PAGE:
The Polish surname Czewski is derived from the Polish word "czyz," meaning "greenfinch," and as a surname it was most likely originally a nickname
surnames are those names which derive their origin from a physical characteristic or personal attribute of the initial bearer. The name may have been born by someone who kept birds or by someone who enjoyed singing. Alternatively, this name may be of house-name origin, that is, a name derived from the medieval practice of displaying a sign, engraving or picture over one's establishment (inn or tavern). The proprietor and his family were then identified by the particular sign that they displayed, which later become their hereditary family name.
Early Origins of the Czewski family
The surname Czewski was first found in the kingdom of Poland.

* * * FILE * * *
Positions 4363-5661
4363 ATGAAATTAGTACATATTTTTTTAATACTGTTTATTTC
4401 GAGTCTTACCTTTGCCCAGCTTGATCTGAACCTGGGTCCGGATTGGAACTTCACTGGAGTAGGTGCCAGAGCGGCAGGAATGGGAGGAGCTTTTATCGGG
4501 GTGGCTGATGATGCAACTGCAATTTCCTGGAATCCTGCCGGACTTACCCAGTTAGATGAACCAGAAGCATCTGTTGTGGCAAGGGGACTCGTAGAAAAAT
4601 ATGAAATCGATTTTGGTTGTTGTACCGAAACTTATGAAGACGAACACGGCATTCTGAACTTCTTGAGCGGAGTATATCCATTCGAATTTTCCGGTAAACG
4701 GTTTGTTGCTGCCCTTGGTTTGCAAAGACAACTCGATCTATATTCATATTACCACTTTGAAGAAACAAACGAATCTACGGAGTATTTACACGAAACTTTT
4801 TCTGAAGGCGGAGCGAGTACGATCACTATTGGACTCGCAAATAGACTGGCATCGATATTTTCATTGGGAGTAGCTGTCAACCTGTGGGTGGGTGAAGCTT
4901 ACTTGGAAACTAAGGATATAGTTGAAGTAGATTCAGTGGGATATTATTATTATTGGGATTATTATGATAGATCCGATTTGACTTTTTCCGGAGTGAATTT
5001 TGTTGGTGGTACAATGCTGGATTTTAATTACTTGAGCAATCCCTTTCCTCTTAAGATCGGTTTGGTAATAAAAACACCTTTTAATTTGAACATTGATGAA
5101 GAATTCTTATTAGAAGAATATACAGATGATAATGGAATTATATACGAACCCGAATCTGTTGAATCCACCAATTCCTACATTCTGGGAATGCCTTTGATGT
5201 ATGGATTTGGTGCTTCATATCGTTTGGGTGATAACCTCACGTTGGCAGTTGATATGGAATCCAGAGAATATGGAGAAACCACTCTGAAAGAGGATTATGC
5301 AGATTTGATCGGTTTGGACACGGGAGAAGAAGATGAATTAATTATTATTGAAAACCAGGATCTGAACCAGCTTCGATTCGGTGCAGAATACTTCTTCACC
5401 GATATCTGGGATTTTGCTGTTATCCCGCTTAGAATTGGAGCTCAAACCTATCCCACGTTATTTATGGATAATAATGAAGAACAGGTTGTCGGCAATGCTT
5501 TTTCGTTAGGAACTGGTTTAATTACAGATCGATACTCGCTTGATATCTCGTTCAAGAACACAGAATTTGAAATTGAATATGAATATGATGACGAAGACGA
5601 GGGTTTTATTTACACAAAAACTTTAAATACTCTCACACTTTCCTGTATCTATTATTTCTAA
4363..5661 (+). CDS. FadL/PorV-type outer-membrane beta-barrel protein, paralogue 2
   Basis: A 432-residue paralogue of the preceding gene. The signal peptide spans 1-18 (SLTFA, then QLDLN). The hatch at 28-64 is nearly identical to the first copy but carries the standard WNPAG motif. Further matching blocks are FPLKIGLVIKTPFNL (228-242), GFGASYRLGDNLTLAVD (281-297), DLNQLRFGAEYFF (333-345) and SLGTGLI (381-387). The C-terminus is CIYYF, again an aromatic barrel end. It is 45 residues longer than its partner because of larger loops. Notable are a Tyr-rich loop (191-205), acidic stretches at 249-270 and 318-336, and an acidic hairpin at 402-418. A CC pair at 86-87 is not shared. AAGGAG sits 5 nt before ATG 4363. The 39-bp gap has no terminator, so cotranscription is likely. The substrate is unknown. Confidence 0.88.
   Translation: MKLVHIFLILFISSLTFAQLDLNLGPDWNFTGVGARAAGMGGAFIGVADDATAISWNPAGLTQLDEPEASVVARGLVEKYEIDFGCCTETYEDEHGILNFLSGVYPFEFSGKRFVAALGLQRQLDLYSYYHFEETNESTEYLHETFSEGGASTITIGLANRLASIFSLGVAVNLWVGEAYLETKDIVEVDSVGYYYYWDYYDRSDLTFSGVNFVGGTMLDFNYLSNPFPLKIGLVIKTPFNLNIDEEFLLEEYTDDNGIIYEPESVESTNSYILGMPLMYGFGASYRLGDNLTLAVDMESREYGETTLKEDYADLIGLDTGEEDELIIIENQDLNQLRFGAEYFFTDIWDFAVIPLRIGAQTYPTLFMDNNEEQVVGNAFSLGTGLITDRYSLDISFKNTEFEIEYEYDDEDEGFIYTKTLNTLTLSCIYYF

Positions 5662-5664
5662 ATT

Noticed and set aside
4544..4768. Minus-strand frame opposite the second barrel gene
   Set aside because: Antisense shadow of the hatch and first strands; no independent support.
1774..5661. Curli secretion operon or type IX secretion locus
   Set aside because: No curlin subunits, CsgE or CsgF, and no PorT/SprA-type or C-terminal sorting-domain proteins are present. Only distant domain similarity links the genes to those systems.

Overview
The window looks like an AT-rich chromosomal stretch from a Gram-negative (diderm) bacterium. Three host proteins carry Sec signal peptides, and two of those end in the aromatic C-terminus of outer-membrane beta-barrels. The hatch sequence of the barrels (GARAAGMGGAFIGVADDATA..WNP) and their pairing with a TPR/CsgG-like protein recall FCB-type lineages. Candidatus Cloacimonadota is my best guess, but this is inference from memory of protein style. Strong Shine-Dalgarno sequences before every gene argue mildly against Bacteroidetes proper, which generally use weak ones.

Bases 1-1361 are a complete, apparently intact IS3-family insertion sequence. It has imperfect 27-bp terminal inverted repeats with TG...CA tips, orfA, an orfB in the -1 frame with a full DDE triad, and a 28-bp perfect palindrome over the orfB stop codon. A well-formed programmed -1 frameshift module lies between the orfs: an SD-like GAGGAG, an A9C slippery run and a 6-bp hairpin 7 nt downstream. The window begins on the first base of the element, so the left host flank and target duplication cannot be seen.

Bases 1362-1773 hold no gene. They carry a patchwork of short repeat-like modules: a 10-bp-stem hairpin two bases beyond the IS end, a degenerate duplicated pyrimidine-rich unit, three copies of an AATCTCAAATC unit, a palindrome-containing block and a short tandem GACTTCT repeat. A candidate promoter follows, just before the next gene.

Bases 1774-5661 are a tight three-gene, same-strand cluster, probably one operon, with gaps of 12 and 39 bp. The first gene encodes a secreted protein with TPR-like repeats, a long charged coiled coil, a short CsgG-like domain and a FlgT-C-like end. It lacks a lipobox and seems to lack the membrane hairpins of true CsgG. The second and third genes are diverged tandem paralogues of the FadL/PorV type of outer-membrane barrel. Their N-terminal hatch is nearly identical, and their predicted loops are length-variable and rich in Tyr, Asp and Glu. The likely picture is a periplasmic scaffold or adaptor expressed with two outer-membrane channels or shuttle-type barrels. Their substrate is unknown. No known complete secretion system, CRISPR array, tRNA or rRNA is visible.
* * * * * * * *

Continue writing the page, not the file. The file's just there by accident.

Early History of the Czewski family
This web page shows only a small excerpt of our Czewski research.Another 51 words (4 lines of text) covering the years 1590 and 1772 are included under the topic Early Czewski History in all our PDF Extended History products and printed products wherever possible.
Czewski Spelling Variations
of this family name include: Czeski, Czyewski, Czyewski, Czyzewski, Czerniewski, Czewski and many more.
Early Notables of the Czewski family (pre 1700)
Prominent among those of the name Czewski in this period were Mikolaj Czewski, Governor of Belzki, who was entrusted with the embassy in Stambulu in 1590; as well as a noble Polish family bearing the name Czeski, a sept of the great Clan
Leliwa. The ancestral seat of this family... Another 50 words (4 lines of text) are included under the topic Early Czewski Notables in all our PDF Extended History products and printed products wherever possible.
Migration of the Czewski family to the New World and Oceana
Some of the first settlers of this family name or some of its variants were: Elisabeth Czeska, who came to Baltimore in 1862; Isidore Czeswinski, who was on record in the 1910 census of Maryland; Antonina Czeswinski, who arrived in Maryland between the years 1885 and 1910.